Hertfordshire Partnership NHS Trust was recently fined £150,000 following the fatal stabbing of a care worker in a Dunstable care home.

Care worker Kathleen Bainbridge was killed by a resident at Abacus House care home and another care worker who came to her rescue also sustained minor injuries. The resident, Stephen Flatt, was known to be suffering from bipolar disorder and had been placed at the home by the Trust despite the fact that care staff had no expertise or training in how to manage violent behaviour or deal with bipolar disorder.

The Trust was convicted under Section 3 of the Health and Safety at Work etc Act 1974 after an eight-week trial in Luton Crown Court. Section 3 requires employers to conduct their business, so far as is reasonably practicable, so that non-employees are not exposed to risks to their health and safety. By deciding to place the Mr Flatt into an inappropriate care home, the Trust had breached its duty to him and also those responsible for his care. In addition to the fine of £150,000, the Trust was also ordered to pay costs of £326,346.

The owner of the Abacus House, Mr Menna, was found guilty of breaching Section 2 and 3 of the 1974 Act. Section 2 imposes a duty on employers to ensure, as far as reasonably practicable, the health, safety and welfare of employees. It was established by the Court that Mr Menna had not been honest with the Trust when they enquired about the home’s ability to cater for the needs of those with bipolar disorder. In addition, by failing to identify the risks posed by Mr Flatt, the care home had failed in its duty to its employees (the care workers) and non-employees (Mr Flatt). For these breaches, Mr Menna was fined £75,000 plus £338,996 in costs.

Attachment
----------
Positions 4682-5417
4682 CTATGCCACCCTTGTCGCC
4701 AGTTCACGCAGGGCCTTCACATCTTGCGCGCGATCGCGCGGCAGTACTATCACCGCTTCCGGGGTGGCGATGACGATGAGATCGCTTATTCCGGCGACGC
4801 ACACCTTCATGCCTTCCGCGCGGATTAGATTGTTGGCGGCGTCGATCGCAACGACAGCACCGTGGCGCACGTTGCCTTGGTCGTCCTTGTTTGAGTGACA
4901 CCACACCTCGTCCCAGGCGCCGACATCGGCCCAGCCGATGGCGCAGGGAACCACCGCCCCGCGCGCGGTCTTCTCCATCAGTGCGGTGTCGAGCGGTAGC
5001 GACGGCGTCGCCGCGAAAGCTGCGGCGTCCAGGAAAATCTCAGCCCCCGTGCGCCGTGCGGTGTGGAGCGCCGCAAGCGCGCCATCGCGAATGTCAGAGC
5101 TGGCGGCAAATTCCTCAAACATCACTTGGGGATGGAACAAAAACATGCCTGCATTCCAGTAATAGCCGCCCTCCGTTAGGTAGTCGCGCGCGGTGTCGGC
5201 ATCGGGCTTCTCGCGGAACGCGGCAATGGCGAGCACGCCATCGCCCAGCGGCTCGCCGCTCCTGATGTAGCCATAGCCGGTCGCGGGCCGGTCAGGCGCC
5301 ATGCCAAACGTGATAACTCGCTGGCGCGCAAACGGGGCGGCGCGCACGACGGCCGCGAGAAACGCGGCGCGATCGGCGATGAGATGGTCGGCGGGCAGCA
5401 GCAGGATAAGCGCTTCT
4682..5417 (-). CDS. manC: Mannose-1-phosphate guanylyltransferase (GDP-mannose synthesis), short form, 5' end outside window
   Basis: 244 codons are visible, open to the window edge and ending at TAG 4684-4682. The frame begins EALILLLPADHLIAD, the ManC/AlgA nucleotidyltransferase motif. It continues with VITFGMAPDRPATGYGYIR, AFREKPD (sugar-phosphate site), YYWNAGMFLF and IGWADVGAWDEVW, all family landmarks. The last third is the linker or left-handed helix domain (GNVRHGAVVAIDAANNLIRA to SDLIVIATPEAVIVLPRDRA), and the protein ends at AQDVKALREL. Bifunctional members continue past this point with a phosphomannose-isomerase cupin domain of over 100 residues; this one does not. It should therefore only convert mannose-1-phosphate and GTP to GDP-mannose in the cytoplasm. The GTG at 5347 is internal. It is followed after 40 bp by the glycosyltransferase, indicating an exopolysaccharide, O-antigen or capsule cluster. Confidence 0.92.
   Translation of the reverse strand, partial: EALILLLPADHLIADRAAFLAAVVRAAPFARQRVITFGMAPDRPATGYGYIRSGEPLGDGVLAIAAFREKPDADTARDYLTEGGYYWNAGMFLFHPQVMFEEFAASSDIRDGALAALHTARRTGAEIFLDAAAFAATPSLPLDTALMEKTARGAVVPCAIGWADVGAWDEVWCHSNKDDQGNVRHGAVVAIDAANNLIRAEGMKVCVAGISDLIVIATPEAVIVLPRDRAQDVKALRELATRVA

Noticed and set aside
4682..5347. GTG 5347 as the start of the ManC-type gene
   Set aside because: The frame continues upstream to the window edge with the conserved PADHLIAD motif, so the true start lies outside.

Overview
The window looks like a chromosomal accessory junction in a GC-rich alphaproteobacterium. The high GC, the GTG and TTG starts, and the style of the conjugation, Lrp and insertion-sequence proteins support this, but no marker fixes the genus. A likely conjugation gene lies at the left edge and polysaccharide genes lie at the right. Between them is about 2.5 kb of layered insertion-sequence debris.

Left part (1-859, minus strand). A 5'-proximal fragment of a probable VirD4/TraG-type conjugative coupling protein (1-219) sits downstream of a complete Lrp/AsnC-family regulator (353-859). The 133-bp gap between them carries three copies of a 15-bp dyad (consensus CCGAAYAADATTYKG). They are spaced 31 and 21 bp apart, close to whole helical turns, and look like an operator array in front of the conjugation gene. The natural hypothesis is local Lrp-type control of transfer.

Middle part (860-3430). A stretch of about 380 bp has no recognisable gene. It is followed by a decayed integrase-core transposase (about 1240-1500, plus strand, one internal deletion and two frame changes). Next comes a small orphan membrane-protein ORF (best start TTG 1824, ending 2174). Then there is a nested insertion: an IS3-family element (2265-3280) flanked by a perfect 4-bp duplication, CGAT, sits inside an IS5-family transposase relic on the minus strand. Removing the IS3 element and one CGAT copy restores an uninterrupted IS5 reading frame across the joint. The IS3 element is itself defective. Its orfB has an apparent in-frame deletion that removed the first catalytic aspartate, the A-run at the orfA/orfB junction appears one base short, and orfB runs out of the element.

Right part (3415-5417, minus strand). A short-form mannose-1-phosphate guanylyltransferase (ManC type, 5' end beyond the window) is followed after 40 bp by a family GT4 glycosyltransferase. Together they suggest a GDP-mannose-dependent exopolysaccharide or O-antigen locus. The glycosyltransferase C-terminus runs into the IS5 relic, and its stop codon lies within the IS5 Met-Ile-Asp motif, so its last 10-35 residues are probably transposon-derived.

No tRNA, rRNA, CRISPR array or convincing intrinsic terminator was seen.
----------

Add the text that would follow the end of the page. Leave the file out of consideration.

Failure to properly assess and communicate the needs of care home residents was a theme common to another recent prosecution heard in Shrewsbury Crown Court this month. The Hartlands Rest Home was fined £100,000 after an elderly resident had a fatal fall whilst shopping. The resident, Joan Moore had walked to the shops with the help of a carer and using a wheeled walking frame. This was despite the requirements of Ms Moore’s written care plan, which required her to be transported in a wheelchair outside of the home following a history of falls.

The subsequent investigation found that staff typically relied on verbal instructions from management as to any care requirements, rather than the written care plan.

The corporate owner of the care home, D Roche Limited, was convicted of offences under Section 3 of the 1974 Act and Regulation 3 of the Management of Health and Safety at Work Regulations 1999. A £50,000 fine was imposed for each offence together with costs of £5,479.

The two cases above remind those responsible for patients that their needs come first. Detailed assessments should be conducted so that the best possible care can be provided and, crucially, that assessment needs to be communicated to, and followed, by those delivering the care on a day-to-day basis.